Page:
ran 20 yards to strike that man.
"I did not. I ran to here," said Hayes,
pointing to a spot near the rostrum.
Hayes said of his reaction to the fum-
ble: "I've never been sicker in my life.
I turned and got ready to hit."
Hayes said of Freedman, "Actually, I
like the little guy. He was just doing his
job. He's been around for years. He was
thrown out of Texas Stadium. Yet, the
poor little guy was just trying to do his
job." . .
Rose Bowl ickets
If you want a ticket to the Rose Bowl
but you don't want to spring for the en-
tire student tour, you'll have to wait un-
til Dec. 4, when individual tickets will
go on sale at Crisler Arena.
Meanwhile, tour sales continue today
and tomorrow in the Michigan Union.
The cost of the student tours is $369, and
includes a ticket to the Jan. 2 game. The
faculty/staff tour costs $436 per person.
ide line s,
SPOKANE-Washington State's fast
Kenyan Henry Rono easily won his
second straight NCAA Cross Country
Championship yesterday ahead of 252
Rono led from the start for an official
time of 28:33.5 on the 10,000 meter cour-
se at Hangman Valley Golf Course
south of Spokane.
Oregon was the official team leader
with 100 points, followed by Texas-El
Paso, last year's winner, with 105.
Next among the 29 teams from 78
schools were Wyoming with 186,
Providence with 205 and Brigham
Young with 235.
Weigh-in for the IM Wrestling meet
in the residence hall and frateiity.
divisions will take place Monday,"k4
28 between 9 a.m. and 4 p.m. att
Hoover St. IM Building. The meet will
take place in the Wrestling Room at,7
p.m. that night. ;
The University of Michigan
Artist & Craftsmen Guild
SATURDAY, DEC. 3
10 a.m.-8 p.m.
SUNDAY, DEC. 4
U-M Coliseum, Ann Arbor
Fifth Avenue at Hill Street
THE CINEMATIC EVENT OF THE YEAR
TWO SHOWS ONLY
THE BATTLE OF CHILE
Directed by Patricio Guzman;
Produced by the Equipo Tercer
Ano in collaboration with the
Cuban Film Institute and Chris
Marker. A Tricontinental Film
AWARDS: Grand Prize. Grea-
able Film Festival, 197¢
French FimlCmritics A.Vocld
tan Award; Grand Prize. 8V,_
na n 4eno internatonatin
Festival, 1976; Grand Prize of w
the international Jury, Leipzg
International Film Festiva
Wed. Nov. 30
Angell Hall Aud A-
Tues. Nov. 29
MLB Aud 3
Tickets for sole
10 a.m.-2 p.m. $2.75
Final Big 10 Stan
7 1 0
4 3 1
4 4 0
3 5 0
3 5 0
1 8 0
10 1 0
5 5 1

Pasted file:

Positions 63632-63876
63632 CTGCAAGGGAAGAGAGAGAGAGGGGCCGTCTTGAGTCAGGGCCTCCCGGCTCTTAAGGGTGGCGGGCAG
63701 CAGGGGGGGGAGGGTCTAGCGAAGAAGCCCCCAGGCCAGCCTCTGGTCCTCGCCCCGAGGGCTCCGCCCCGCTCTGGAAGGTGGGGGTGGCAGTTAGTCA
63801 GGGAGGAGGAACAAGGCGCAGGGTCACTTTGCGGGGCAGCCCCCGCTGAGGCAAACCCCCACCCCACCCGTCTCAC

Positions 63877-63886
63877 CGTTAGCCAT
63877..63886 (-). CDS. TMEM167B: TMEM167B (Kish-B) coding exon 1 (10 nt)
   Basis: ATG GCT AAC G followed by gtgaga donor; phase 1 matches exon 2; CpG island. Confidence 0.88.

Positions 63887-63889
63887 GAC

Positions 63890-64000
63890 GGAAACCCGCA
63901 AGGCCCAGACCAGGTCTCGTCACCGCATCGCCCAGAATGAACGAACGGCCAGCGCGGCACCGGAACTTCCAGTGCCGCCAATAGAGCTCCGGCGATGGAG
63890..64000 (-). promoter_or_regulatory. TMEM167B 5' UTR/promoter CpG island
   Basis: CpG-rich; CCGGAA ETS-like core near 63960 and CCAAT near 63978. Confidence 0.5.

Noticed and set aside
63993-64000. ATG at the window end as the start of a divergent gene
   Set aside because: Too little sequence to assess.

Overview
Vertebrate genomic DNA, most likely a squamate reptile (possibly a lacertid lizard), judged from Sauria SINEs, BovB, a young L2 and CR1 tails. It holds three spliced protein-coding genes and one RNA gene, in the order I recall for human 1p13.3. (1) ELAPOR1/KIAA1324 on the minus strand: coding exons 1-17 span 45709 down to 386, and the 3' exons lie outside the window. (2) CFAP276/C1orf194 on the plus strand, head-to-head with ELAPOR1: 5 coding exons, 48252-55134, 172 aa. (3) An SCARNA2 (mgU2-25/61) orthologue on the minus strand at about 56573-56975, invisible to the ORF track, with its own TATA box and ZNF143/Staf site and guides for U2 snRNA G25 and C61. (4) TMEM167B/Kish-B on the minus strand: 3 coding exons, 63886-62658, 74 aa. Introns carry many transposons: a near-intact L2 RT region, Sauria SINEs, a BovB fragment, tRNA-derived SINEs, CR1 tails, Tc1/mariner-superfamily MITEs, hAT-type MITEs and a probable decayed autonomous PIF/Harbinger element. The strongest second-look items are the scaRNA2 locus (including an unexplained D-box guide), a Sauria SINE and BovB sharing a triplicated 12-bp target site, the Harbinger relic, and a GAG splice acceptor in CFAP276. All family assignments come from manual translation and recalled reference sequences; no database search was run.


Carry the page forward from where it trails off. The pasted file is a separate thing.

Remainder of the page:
7 4 0
5 6 0-
5 6 0
5 6 0
1 10 0
AMERICAN-MEXICAN BREAKFASTS -J
SANDWICHES, SOUPS, SALADS
OPEN 7 AM-Midnight Mon.-Wed., 24 Hours Thurs-Sat., Sundays til 9 PM ,
322 S. MAIN 665-9999
The Russians are coming ^P'''''
Sixteen-year-old Erica Shiller, junior champion of the Soviet Union in modern rhythmic gymnastics, spins her way into the
hearts of her audience during a performance on the current USSR gymnastics team's tour. Rhythmic gymnastics is the latest
innovation in gymnastics and combines many of the latest dance steps with a hoop, ball, or ribbon. Shiller and her teammates,
many of whom have competed in past Olympic Games, will be in Ann Arbor for an exhibition Monday, November 28, at
The University of Michigan Housing Division and LS&A
PILOT PROGRAM/ALICE LLOYD HALL
POSITION OPENING: Resident Advisor-Alice Lloyd Hall
(UNDERGRADUATE WOMEN'S CORRIDOR)
Margot Morrow, Building Director for Pilot Program/Alice Lloyd Hall has announced a Resident
Advisor position opening on a women's corridor for the Winter Term 1978.
Candidates must be enrolled in a graduate degree program. Preference will be given to those
who, in addition to corridor advising, are also able to teach a credit mini-course in the
Winter Semester and/or can co-direct a new Pilot Program field placement project. Full details
are available from the Pilot Program Office, Alice Lloyd Hall, 100 Observatory St., 764-7521.
Margot and the nominating committee will review the applications and resumes and will
contact individuals whose background and experience coincides with the position open to
arrange an interview time.
REMUNERATION: 100% room and board plus a $200.00 stipend
Opryland '78, with 13 fully-staged musical productions featuring over 350 singers, dancers, and other
artists, offers tremendous opportunities to aspiring young talent. Some of our performers have won solo spots
in network and regional TV productions originating from Opryland. Opryland talent has traveled afar to
entertain at more than 260 special events, including the Canadian National Exhibition in Toronto, and the
National Association of Broadcasters Convention in Washington, D.C. Several have received major-label
recording contracts. For all, there's good money, exciting work with a professional staff, exposure to people
who count. Ann Arbor auditions will be held Friday, December 2, 1977, from 12:00-5:00 p.m. at the
University of Michigan, Michigan Union-Assembly Hal. A piano accompanist, record player, tape and
cassette recorder will be available for performers. Conductors/leaders, stage managers, lighting technicians,
sound engineers, stagehands, and follow spot operators should report with typed resume ready for interview.